If you live in Maine, you've heard of Tom Connolly. Connolly, a prominent Democrat, defense lawyer, former gubernatorial candidate and the one who alerted local media to George W. Bush's 1976 drunk-driving conviction prior to the 2000 election, is no stranger to the spotlight. On Tuesday morning, he took it to a new level, engaging in guerilla theater, by donning an Osama Bin Laden costume, complete with assault rifle, while waving an anti-TABOR sign, during morning rush hour. You can imagine what happened--a motorist alerted the authorities and Connolly was arrested at gunpoint.
While I'll have more to add to this story, later this evening, here is a link to the video up at our local NBC affiliate, WCSH-6. (Click on the video link-you'll have to endure a short commercial, but be patient)
The simplistic reaction to the entire affair is the usual knee-jerk, which says Connolly was "stupid" for pulling this prank--in fact, that was exactly the word uttered by South Portland Police Chief, Ed Googins. However, there is more to this story that I hope to comment on later, when I'm not rushing out the door, in pursuit of mammon, or as the Marxists say, selling my labor.
*[Addendum added to above, at 7:15 pm]
I have no doubt that law and order types to a person will diverge with me on this. Their typical response would be that Connolly is “lucky he wasn’t shot,” which is implied in quotes from the South Portland police chief. Yet, does one automatically run the risk of mortal injury any time they venture out of the house with a toy gun? Has the societal shift over the past five years become so oriented towards force and firepower that police, when faced with a potentially volatile situation, always resort to deadly force? It was instructive to see the video clip, witnessing the officer, gun drawn, proceeding towards Connolly. Would a bullhorn, from a greater distance, ordering him to put down his toy, not been a better choice? Obviously, the noise from nearby I-295 was loud enough that Connolly did not hear the commands of the officer, which would account for the delay in actually laying the toy and his other props, aside.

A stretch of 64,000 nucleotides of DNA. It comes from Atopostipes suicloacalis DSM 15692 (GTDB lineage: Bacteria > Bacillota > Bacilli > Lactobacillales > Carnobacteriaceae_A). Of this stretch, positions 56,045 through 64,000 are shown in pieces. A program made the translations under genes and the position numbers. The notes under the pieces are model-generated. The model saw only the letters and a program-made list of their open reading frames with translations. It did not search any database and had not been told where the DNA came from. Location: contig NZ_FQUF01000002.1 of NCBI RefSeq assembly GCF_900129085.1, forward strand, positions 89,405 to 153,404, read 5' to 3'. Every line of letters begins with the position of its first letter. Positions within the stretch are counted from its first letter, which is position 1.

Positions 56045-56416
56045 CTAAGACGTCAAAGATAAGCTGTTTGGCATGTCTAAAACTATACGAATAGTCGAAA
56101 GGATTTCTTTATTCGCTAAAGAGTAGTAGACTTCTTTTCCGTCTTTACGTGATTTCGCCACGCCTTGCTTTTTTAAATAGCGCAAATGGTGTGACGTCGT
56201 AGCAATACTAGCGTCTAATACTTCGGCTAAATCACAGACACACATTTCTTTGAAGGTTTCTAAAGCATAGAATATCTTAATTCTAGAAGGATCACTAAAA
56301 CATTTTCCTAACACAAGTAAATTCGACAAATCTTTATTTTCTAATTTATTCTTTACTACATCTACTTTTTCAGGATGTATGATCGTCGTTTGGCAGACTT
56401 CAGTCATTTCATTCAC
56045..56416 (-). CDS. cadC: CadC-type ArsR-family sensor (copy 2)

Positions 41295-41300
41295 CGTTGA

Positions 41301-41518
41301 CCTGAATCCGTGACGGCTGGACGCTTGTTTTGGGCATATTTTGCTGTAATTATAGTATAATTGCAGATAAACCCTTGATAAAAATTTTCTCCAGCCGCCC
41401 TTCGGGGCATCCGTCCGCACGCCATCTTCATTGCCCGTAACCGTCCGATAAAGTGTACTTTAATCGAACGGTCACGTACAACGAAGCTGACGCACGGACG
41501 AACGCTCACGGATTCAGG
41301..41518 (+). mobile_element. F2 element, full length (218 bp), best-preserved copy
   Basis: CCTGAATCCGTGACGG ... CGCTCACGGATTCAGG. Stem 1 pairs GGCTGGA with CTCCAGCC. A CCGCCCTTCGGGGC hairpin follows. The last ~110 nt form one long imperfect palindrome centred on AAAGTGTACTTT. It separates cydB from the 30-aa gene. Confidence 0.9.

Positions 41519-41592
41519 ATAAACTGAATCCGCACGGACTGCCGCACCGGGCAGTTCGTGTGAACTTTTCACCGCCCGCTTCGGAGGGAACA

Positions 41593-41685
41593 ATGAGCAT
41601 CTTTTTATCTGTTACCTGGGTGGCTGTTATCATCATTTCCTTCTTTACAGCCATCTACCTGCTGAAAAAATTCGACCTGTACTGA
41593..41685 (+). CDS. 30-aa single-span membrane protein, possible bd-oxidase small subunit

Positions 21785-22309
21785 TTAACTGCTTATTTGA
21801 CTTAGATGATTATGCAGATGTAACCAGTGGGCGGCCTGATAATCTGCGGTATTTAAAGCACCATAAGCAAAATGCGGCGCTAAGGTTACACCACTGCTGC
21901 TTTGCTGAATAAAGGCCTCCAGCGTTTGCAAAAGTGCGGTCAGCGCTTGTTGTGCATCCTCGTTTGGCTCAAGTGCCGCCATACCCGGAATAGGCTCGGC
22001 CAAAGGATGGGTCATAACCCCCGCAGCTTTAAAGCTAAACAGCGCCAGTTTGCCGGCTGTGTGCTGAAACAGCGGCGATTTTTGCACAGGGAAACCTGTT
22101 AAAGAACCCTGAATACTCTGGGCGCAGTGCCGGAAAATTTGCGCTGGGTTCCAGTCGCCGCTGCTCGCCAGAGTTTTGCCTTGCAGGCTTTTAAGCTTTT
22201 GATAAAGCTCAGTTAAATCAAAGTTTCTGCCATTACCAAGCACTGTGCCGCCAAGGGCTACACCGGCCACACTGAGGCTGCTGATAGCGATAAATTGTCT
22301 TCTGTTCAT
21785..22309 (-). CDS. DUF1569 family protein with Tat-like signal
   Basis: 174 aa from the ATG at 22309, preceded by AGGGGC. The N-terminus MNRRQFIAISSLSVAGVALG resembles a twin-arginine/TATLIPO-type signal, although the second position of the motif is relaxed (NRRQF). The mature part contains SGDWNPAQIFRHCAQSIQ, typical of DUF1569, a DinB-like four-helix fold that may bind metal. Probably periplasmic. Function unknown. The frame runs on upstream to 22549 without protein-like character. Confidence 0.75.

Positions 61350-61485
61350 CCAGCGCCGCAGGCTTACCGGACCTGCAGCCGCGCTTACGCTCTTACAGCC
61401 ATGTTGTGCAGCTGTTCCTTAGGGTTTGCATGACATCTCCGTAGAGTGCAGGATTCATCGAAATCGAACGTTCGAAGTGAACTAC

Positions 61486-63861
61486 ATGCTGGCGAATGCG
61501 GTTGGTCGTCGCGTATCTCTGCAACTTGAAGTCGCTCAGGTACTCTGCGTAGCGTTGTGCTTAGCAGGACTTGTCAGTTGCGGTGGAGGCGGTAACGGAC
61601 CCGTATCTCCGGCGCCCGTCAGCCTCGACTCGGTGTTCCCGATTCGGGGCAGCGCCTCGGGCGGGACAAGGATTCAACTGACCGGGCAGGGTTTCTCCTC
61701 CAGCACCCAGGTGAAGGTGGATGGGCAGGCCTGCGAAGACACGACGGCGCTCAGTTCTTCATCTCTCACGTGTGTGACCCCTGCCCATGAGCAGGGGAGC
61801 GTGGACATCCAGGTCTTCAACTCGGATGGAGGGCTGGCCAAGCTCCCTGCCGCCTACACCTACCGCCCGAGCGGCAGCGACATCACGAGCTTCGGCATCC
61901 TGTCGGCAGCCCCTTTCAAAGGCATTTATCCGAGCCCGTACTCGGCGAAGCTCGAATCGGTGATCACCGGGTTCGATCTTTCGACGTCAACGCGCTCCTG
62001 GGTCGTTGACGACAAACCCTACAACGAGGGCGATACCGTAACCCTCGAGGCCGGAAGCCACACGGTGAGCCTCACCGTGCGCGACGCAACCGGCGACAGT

Let me say, so my point is not misconstrued, that the officer in the video did exercise restraint. Obviously, we could be looking at an entirely different scenario if this public servant, who I'm assuming was someone with some law enforcement experience (not some "wet behind the ears" young buck just out of the criminal justice academy), had gone "Rambo" on Connolly. Can you imagine the reaction and subsequent condemnation that would have been showered on the police officer, if Connolly had been shot, or worse?
Was it obvious that Connolly was in fact dressed as Osama Bin Laden and was holding a gun, dynamite and grenades, or were the imaginations of drivers, police and others, over stimulated from a cultural reference point impregnated with 24/7 news coverage of the “war on terrah”? In fact, while Connolly was holding a sign that said, “I love TABOR,” a passing motorist thought the sign read, “I love the Taliban.” While recent reports clearly indicate some serious educational concerns around performance and perhaps the motorist couldn't read, but maybe, they misread “TABOR,” as “Taliban” due to media conditioning? I wonder how long Connolly would have been aloud to carry on if he was dressed as George Bush, holding a sign that read, "support our troops"?